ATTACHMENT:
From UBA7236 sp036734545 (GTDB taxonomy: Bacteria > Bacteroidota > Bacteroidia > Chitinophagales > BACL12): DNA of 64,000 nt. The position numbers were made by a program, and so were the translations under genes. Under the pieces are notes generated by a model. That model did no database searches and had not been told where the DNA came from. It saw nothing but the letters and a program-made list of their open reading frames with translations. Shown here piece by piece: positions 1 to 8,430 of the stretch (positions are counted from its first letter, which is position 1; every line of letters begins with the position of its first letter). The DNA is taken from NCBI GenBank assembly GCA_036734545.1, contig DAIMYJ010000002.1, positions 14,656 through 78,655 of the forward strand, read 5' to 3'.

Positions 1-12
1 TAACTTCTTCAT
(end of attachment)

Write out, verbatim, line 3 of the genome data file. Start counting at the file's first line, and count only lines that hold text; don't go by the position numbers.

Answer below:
1 TAACTTCTTCAT